The volume’s second act focuses on the staging of the show and the “Founders Chic” version of American history it presents. In one of the most critical essays in the volume, David Waldstreicher and Jeffrey Pasley argue that “Hamilton departs significantly from the historical record” by “fantasizing a Hamilton who begins by identifying with flogged slaves” and concluding with the suggestion that Hamilton would have devoted his later years to abolitionism if he only had more time (p. 158). This section also includes informative essays that demonstrate how Hamilton corresponds with other stage and film depictions of the American Revolution and that put the Hamilton craze in the context of more than a century of other “hot tickets” and the many innovative shows that preceded and inspired it.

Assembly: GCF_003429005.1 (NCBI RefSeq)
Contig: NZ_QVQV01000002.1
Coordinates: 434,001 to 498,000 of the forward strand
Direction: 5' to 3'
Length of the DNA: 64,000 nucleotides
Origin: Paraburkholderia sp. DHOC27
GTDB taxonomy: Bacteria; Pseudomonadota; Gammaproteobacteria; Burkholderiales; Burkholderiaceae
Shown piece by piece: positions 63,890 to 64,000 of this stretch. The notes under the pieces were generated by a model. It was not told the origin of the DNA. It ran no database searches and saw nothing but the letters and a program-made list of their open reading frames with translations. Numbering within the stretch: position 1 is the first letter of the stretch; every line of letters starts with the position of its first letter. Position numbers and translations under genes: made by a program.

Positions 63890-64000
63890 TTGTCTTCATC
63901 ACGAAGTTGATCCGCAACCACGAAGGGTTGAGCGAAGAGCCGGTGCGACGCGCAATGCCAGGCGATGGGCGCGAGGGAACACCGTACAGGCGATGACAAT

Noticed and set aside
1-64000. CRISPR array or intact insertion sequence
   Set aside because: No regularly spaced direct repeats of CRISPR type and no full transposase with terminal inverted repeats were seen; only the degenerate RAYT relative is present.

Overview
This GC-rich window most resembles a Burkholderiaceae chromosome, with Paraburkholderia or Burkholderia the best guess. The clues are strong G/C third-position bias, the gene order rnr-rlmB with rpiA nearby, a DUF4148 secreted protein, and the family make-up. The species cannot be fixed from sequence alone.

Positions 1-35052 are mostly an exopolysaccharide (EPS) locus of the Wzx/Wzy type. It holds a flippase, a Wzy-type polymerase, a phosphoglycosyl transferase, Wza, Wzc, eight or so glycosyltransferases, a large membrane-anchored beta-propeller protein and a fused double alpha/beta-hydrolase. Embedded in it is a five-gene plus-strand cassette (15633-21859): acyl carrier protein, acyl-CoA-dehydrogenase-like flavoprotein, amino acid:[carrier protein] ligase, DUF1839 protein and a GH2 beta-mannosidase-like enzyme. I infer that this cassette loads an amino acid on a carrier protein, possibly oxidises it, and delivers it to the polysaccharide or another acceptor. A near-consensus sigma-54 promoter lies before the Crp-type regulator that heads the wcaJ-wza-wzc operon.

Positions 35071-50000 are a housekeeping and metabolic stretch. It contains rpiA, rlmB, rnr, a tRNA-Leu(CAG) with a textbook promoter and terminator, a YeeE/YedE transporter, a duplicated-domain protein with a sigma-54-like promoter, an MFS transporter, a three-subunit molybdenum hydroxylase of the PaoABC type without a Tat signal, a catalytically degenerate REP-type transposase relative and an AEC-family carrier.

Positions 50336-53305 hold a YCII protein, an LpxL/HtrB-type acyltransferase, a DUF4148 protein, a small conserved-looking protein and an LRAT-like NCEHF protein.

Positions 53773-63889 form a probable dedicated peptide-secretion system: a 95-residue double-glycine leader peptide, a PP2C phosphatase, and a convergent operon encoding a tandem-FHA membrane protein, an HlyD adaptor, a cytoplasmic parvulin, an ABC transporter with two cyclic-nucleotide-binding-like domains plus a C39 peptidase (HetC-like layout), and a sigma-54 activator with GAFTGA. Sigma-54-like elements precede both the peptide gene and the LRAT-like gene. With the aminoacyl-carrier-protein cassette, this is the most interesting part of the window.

The book’s final section, appropriately enough, turns its attention to who tells the story of Hamilton. In their essays, Jim Cullen and Joseph Adelman remind readers that Hamilton has created rare and valuable opportunities to connect authentically with students and, as Adelman states, to help popular audiences appreciate that “we cannot fully know the past or even create a single narrative about it” (pp. 279). Patricia Herrera’s essay amplifies earlier essays and reflects on how dangerously seductive the production’s “utopian vision of America as a model of diversity, equality, and democracy” can be, even to her own daughter who wanted to dress up as Angelica Schuyler, a slave owner, for Halloween (p. 261). Her essay serves as a call to action, concluding “We must dare to reckon with America’s racist past in order to manifest an equitable and inclusive present and future” (p. 274).